OrthMCL

OrthoMCL requires numerous steps to run, and uses a temporary MySQL database; TCW organizes all these details.

OrthoMCL produces the following message, but it works anyway:

Error: acquiring genes from Combined.fasta

User-defined clusters

For this you create a file specifying the groupings, and the interface simply uploads that file. Blast results are not used. The group file has the following format:
..
D26: tra|tra_030 tra|tra_184 tra|tra_094 pro|pro_100
D27: tra|tra_045 tra|tra_209 pro|pro_011
...
Each line starts with "DN", where N is the group number, and then has a space-separated list of the sequences in the group, prefixed by the project prefix that you entered when you set up the mTCW.

Directory structure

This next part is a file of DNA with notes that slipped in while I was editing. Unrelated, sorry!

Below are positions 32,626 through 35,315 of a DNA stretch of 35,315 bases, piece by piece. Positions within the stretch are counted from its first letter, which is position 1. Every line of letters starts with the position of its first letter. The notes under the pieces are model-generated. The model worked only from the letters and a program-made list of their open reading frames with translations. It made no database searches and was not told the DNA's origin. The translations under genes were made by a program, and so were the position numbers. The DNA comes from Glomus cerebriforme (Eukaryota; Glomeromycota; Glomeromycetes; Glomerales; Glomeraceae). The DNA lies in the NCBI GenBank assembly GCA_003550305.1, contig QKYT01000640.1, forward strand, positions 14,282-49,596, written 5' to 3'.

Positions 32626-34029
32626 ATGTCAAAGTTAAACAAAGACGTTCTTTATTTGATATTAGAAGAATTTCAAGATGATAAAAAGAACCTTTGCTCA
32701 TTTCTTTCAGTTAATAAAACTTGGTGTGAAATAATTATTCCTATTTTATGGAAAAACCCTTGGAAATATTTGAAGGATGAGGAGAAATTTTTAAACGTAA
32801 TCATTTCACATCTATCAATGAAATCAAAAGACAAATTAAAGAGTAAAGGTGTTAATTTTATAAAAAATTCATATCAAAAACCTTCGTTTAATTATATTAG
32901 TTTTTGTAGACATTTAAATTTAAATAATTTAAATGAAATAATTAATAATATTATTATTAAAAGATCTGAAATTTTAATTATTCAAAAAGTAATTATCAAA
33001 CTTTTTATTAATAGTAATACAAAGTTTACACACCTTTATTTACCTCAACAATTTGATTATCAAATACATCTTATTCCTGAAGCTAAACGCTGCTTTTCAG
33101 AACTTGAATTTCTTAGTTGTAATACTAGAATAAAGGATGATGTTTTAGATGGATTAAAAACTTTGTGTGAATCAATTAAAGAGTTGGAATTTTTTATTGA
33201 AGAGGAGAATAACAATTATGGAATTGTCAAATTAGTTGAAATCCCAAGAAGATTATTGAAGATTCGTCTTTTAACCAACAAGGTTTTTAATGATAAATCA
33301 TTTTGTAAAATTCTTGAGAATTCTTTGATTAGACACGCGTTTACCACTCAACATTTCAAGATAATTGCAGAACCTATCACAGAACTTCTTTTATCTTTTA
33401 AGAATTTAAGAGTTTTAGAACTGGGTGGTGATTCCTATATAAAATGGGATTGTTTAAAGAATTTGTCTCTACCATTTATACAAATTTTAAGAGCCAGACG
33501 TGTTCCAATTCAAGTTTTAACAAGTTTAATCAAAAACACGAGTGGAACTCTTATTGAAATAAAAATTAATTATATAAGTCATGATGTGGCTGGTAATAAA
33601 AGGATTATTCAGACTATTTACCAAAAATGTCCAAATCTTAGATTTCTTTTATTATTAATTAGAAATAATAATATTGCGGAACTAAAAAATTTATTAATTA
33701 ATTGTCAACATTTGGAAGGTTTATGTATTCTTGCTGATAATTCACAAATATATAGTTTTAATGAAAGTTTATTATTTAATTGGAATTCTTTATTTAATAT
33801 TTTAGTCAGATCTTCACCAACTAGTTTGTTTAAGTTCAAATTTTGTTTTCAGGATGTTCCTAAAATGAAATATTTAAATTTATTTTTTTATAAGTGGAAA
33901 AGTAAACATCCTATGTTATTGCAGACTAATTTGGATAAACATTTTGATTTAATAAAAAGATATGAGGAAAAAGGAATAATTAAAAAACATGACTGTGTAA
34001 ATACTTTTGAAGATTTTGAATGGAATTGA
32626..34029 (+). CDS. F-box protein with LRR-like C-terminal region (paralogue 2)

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A directory is created is created for the mTCW project called projcmp/<project name>. A file called mTCW.cfg is created that contains all the information about the project, and will be reloaded into runMultiTCW when you select the project.

Trouble shooting

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runMultiTCW is not very forgiving if datasets or cluster methods are entered wrong. Its easiest to just to Remove the offending dataset or cluster and re-enter it.

A file called mTCW.error.log is created if there is an error. If its not clear how to fix the problem, send the file to tcw@agcol.arizona.edu.

View/Query with viewMultiTCW

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The clusters can be viewed by either:
  1. Click the Launch viewMultiTCW button in the runMultiTCW interface.
  2. Execute './viewMultiTCW' and a window of existing mTCW databases will be displayed, where databases can be selected for display.
  3. Execute './viewMultiTCW <database name>', e.g. ./viewMultiTCW demo displays the window on the right.